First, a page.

Remember when Sundays meant going to church, and then home to change clothes, and go to a relative’s house for a homemade Sunday dinner? Maybe the menu included something similar to this recipe for “Butter-Baked Chicken and Gravy”? Whatever you dined on, I’m sure you recall those as happy memories, and I’ll bet those foods still hold a very special place in your heart.
Both of my grandmothers were wonderful cooks (as are all of the women in my family). My mom’s side loved to have family picnics, and I’ll share my Grandma Tebrinke’s famous potato salad recipe in a future post. On my dad’s side, I remember how excited I would get when I found out my Aunt Verna had called, and we were all meeting for dinner after church.
The Sunday Scene – (Before the “Butter-Baked Chicken and Gravy”)
It was a time for the men to relax after a long week in the field, and catch up on a ball game. The women would assemble a bounty of our favorite foods across a table, where (since it was Sunday) the extra ‘table leaf’ had been inserted.
We kids would entertain ourselves without a phone, or other hand-held “connections”. It was more fun to simply be “connected” with the people, and the land around us. This included ‘hide and seek’ in the yard, chasing basket balls over the shed, jumping in the hay, running from “pretend” tornadoes, and playing in the playhouse. We caught fireflies in jars, searched everywhere for newborn kittens, jumped in puddles left by giant tractor tires, and pretended to “drive” the family member’s cars parked in the driveway.
We had FUN – and there were no batteries required.
If there WERE cell phones (or a way to TEXT someone) it would have bored us to tears because the adventures were OUTSIDE the house – not in a corner of it reading about someone else’s. I don’t mean any disrespect to the kids who are glued to their cell phone screens. I’m just from a generation of less DIS-tractions, and more INTER-actions.
Eventually someone would call, “It’s time to eat”! And all of us ran to the kitchen, and waited for the food to be blessed.
From The Kid’s Table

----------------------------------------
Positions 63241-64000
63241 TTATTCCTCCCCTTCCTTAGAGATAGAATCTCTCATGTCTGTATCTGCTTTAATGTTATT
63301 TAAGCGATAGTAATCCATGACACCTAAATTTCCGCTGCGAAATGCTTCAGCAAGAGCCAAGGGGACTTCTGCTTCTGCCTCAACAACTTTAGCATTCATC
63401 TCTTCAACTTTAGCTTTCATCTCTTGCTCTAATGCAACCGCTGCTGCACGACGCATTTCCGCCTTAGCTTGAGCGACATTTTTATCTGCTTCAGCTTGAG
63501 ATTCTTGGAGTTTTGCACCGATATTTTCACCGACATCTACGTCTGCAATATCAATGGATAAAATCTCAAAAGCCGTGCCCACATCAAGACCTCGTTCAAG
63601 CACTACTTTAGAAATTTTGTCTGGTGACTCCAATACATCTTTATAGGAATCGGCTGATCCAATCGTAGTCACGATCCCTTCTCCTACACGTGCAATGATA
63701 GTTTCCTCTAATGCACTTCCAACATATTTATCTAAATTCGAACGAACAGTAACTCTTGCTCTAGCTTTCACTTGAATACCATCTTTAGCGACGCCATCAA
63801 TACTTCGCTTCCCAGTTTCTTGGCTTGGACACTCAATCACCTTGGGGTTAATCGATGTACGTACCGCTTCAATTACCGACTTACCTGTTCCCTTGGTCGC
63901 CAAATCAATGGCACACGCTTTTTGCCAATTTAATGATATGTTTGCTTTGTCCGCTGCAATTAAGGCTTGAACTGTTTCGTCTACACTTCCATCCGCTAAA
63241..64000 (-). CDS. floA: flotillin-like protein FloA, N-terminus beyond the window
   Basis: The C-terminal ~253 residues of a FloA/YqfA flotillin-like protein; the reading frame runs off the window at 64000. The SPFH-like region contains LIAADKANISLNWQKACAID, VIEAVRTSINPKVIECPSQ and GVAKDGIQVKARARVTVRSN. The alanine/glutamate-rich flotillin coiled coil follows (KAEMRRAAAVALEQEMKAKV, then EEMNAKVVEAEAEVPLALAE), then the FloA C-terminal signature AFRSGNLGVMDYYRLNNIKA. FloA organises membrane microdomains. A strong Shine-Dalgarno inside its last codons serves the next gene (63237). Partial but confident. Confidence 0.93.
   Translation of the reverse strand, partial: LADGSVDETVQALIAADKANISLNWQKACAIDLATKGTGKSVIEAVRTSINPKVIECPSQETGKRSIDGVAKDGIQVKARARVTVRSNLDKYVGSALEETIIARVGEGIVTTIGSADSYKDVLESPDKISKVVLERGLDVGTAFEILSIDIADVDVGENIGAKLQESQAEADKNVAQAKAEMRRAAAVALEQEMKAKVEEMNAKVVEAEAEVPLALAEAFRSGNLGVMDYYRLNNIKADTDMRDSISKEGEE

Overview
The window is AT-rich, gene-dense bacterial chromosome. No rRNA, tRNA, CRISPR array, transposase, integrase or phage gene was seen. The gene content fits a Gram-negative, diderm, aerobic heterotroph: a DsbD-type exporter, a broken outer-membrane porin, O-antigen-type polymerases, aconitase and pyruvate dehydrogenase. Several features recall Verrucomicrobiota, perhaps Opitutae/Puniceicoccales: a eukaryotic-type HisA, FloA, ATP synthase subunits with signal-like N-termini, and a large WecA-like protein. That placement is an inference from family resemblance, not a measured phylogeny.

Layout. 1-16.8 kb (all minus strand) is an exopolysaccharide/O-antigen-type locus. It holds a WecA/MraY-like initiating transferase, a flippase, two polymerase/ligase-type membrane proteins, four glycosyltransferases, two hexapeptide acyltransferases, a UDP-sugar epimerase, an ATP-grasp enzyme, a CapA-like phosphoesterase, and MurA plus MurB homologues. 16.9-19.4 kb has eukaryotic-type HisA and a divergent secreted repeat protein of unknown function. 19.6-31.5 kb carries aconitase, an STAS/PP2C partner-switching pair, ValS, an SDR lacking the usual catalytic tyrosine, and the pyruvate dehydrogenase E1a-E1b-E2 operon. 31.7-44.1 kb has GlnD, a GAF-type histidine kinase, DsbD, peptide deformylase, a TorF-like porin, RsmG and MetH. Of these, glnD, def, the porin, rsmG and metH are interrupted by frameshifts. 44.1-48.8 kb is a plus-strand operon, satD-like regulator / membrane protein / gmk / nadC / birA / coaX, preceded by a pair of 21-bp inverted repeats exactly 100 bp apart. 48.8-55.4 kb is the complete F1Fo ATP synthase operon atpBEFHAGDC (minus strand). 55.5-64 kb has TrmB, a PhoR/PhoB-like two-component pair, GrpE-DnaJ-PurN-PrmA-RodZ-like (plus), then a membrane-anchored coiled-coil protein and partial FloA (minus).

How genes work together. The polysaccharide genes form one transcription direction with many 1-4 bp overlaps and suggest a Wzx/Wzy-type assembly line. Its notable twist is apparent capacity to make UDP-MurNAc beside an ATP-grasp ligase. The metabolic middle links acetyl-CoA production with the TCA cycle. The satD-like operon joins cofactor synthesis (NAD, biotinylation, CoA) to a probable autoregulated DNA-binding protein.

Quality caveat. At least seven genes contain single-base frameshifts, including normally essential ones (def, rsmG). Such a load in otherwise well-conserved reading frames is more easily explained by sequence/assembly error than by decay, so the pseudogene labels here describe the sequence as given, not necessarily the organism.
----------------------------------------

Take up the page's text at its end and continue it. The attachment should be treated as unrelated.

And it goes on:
The Kid’s Table
I think about the love around the tables my cousins and I sat at eating our Sunday dinner. If it was a card table, there might not be enough folding chairs for all of us, so some lucky duck got to sit on a milk can with a padded seat. We’d plan our next adventure, and try to figure out a way to make the fun last by organizing a slumber party.
We heard the sound of homemade ice cream churning, the men breaking up in laughter over a funny comment in the family room, and dogs outside barking by the door to remind the kitchen crew they were available to assist in the clearing of the table.
Of course there was no mistaking the aroma of freshly-perked coffee being prepared to serve with the dessert that would be coming soon. We were asked to “hang onto our fork” and waited. Most times there would be a “Wacky Cake” (that’s a chocolate cake made without eggs). I’ll include the recipe for it in a future post. There were also pies, Angel Food cake, cookies, Kris Kringle Danish, and of course, the ice cream.
Speaking of dessert, and “hanging on to your fork”, did you ever hear the story of the woman who wanted to be buried holding a dinner fork? If not, you can read it here. It’s very touching.
Sunday Dinner For The Soul
Does any of this have anything to do with a “Butter-Baked Chicken and Gravy” recipe? Probably not, but it’s just another example of how “comfort foods” can transport you to another time. And when you return to the one you’re in, it’s hard NOT to notice the differences.
Maybe that’s why TASTES OF COMFORT not only satisfy our hunger for food, but feed our soul a connection to what once was.
I’m willing to bet there’s not an APP for that.
Rinse chicken and pat dry. Preheat oven to 425 degrees.
In a gallon size zip-lock bag, mix the 1 cup flour, 1 1/2 teaspoon salt, 1/4 teaspoon pepper, and 1 teaspoon Tuscan (or your favorite Italian) seasoning.
Fill a pie plate with 1/2 cup evaporated milk.
Melt the butter in a 9 x 13" pan. (You can use the microwave for this.)
Set up an assembly line with the pie pan of evaporated milk, zip-lock bag of the flour mixture, and pan with the melted butter. Dip each chicken piece in the milk, shake in the flour mixture bag, then place in the baking pan of melted butter with the skin side down.
Bake at 425 degrees for 30 minutes. Turn the chicken over with tongs.
Mix the can of cream of chicken soup, 3/4 cup evaporated milk. and 1/4 cup of water in a measuring cup. Pour around the chicken.
Bake at least 30 minutes longer, or until done.
Put the chicken on a serving plate. Stir gravy. (I taste the gravy to see if it needs salt.)
If serving with mashed potatoes as shown, boil peeled potatoes until tender. Drain water from the pan and add HOT milk (not cold), butter and salt to taste. Mash potatoes and place in serving bowl with a dollop of butter.
I like green beans with this, or you can choose any vegetable you like.
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